Citizen-Times Answer Man: More on Bothwell's DWI, Stormwater Fees
The City's budget in 2014 for stormwater fees was $3 million. John Boyle gives his answer as to where those fees go.
As far as salaries, Coates said 28.5 employee positions are funded through the stormwater utility fund, and they perform the duties listed above, with the addition of one customer service representative who handles billing. Of those positions, 21.5 work in Public Works and six in Development Services.

November 17, 2014: by Roger McCredie
Tribune renews 'rain tax' investigation
City of Asheville announces increase in stormwater tax fees so the Tribune investigates the question: Why?
"This year, however, the city announced that it was raising rates because “the City of Asheville has experienced an increase in significant rainfall events,” necessitating “an increase in “stormwater maintenance, engineering analysis and construction improvements.”
January 26, 2016: by Roger McCredie
The Tribune Papers: Where does stormwater tax money go?
City of Asheville announced another increase in stormwater fees. The Tribune follows up its investigation to determine where the funds are going:
"According to the City, it pays not only for repairing and maintaining surfaces and infrastructure impacted by rainwater but for a whole spectrum of services and programs, from street sweeping and drain inspection to “educational outreach” and “floodplain information.”
February 10, 2016: by Roger McCredie
The Tribune Papers: As residents question stormwater fees, new bout of flooding closes streets
Summary: A quick dump of 2 to 3 inches of rain in 12 hours caused parts of Asheville to flood. Specifically, the area of Biltmore Village which has been known to flood and was part of the 2004 major flood. The Tribune investigates why stormwater drains have not been put into Biltmore Village, almost 12 years later.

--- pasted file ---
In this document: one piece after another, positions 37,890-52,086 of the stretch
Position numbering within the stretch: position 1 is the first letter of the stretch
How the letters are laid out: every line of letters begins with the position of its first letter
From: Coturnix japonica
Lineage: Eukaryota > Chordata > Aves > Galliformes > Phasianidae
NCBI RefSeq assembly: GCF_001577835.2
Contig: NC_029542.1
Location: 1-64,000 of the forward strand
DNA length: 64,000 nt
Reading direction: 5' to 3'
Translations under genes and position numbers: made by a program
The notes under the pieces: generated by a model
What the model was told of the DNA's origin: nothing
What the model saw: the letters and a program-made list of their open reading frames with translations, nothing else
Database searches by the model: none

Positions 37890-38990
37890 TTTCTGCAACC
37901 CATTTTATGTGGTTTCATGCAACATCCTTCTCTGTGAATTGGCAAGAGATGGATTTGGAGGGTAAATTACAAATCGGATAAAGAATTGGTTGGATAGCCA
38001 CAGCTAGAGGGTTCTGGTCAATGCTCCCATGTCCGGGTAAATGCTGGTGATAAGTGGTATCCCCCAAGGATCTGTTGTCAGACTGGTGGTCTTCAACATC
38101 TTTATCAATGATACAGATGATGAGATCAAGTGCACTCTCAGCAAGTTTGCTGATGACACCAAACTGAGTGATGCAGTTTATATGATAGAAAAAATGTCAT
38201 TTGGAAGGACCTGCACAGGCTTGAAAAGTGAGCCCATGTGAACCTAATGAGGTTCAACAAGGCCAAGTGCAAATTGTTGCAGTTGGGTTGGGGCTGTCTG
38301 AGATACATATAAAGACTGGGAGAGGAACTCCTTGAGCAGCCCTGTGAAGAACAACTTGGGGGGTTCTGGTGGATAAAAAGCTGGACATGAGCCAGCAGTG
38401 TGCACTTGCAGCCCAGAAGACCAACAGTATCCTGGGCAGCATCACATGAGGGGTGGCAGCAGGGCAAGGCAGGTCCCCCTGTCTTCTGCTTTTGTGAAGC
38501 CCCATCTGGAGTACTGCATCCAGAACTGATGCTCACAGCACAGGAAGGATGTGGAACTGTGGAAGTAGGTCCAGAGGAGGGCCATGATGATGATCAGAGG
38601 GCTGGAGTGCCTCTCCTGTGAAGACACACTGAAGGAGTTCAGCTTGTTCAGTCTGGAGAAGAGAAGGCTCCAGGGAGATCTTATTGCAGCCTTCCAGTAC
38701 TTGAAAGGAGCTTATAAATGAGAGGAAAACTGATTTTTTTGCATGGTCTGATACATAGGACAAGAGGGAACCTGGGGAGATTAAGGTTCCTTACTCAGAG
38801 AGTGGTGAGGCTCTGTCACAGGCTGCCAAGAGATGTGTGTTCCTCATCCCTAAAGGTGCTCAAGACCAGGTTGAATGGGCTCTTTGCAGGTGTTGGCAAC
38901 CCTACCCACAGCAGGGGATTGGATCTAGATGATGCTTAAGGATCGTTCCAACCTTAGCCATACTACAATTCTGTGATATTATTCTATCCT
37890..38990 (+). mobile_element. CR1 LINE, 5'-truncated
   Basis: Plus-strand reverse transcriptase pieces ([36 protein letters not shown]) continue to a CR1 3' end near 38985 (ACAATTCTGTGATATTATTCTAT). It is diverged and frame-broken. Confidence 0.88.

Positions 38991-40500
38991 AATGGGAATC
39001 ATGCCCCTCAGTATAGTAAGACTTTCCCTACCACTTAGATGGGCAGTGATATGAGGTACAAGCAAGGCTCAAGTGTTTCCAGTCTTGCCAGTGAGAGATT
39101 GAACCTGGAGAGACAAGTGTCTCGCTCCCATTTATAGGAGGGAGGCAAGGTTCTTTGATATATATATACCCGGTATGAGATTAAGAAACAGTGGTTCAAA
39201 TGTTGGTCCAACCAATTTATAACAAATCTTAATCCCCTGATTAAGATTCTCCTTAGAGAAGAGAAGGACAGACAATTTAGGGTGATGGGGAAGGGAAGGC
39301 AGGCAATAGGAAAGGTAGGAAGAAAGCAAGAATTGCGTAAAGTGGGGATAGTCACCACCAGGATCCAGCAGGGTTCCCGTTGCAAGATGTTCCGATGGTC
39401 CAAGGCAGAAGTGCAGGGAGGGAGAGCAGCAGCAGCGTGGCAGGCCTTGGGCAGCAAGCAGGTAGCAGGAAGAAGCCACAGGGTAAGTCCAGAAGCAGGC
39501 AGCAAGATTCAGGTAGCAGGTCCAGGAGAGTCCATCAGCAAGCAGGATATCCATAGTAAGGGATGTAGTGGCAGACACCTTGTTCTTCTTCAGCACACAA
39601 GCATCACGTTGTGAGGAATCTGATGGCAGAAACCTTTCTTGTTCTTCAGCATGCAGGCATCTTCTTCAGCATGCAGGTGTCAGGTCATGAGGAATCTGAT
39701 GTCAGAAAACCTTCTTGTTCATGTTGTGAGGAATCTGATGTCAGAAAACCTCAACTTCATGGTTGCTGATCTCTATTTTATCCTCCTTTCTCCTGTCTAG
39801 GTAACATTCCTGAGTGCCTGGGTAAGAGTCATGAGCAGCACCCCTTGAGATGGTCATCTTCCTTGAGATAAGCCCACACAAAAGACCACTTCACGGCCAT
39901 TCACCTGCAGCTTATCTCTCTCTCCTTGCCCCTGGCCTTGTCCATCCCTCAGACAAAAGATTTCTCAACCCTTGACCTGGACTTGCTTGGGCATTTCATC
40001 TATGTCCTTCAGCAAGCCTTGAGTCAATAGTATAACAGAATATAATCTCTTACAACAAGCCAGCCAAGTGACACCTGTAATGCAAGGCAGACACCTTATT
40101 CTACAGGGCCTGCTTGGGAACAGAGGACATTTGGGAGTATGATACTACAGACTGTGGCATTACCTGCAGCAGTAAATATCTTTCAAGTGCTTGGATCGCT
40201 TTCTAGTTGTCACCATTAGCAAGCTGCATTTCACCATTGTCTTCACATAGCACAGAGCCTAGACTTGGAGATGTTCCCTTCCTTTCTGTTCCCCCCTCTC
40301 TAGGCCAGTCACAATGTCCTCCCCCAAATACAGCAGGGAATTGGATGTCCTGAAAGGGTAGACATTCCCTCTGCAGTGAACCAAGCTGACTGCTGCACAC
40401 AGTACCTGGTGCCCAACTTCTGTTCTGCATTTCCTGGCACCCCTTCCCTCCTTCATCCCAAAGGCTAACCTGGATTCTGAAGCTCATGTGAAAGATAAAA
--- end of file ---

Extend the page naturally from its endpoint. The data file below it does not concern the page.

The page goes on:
February 16, 2016: by Roger McCredie:
City responds to stormwater query; Tribune files documents request re: feesFollowing up on its February 10th article, the City responds to the Tribune's question as to why no stormwater drainage has been put into Biltmore Village - basically, they're still studying the matter
“The city is partnering with the Corps of Engineers and the Division of Water Resources on a flood mitigation project along the Swannanoa. The goal of this project is to reduce flooding along the Swannanoa Valley and in Biltmore Village. This project is currently in the feasibility stage which identifies the specific project to be considered,” Stomwater Department Manager McCray Coates told the Tribune.
March 1, 2016: by Roger McCredie
The Tribune Papers: City ignores Tribune’s request For stormwater payroll documents
Summary: Tribune requests updated stormwater payroll documents and after two weeks of silence, begins investigation into why their public records requests have been ignored.
"A 2014 analysis by the Tribune, based on those figures, showed that salaries made up approximately 38% of the stormwater department’s budget."  
Tribune is requesting updated payroll documents.